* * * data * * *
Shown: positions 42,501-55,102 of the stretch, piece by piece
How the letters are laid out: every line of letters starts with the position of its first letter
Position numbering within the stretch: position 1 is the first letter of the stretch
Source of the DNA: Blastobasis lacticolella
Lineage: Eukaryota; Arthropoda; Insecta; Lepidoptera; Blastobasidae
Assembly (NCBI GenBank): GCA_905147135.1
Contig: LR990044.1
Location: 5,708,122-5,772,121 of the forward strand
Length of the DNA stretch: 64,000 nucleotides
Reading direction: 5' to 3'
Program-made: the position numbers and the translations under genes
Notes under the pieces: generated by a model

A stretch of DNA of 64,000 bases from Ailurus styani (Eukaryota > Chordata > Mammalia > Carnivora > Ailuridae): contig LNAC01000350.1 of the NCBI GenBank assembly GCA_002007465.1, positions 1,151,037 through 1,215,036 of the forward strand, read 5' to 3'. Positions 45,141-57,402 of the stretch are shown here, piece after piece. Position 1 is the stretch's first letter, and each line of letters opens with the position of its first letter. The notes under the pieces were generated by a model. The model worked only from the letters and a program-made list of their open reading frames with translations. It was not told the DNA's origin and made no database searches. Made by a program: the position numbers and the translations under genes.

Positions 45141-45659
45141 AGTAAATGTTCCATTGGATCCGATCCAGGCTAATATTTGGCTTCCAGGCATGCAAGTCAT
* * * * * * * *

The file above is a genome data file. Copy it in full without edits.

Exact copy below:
Shown: positions 42,501-55,102 of the stretch, piece by piece
How the letters are laid out: every line of letters starts with the position of its first letter
Position numbering within the stretch: position 1 is the first letter of the stretch
Source of the DNA: Blastobasis lacticolella
Lineage: Eukaryota; Arthropoda; Insecta; Lepidoptera; Blastobasidae
Assembly (NCBI GenBank): GCA_905147135.1
Contig: LR990044.1
Location: 5,708,122-5,772,121 of the forward strand
Length of the DNA stretch: 64,000 nucleotides
Reading direction: 5' to 3'
Program-made: the position numbers and the translations under genes
Notes under the pieces: generated by a model

A stretch of DNA of 64,000 bases from Ailurus styani (Eukaryota > Chordata > Mammalia > Carnivora > Ailuridae): contig LNAC01000350.1 of the NCBI GenBank assembly GCA_002007465.1, positions 1,151,037 through 1,215,036 of the forward strand, read 5' to 3'. Positions 45,141-57,402 of the stretch are shown here, piece after piece. Position 1 is the stretch's first letter, and each line of letters opens with the position of its first letter. The notes under the pieces were generated by a model. The model worked only from the letters and a program-made list of their open reading frames with translations. It was not told the DNA's origin and made no database searches. Made by a program: the position numbers and the translations under genes.

Positions 45141-45659
45141 AGTAAATGTTCCATTGGATCCGATCCAGGCTAATATTTGGCTTCCAGGCATGCAAGTCAT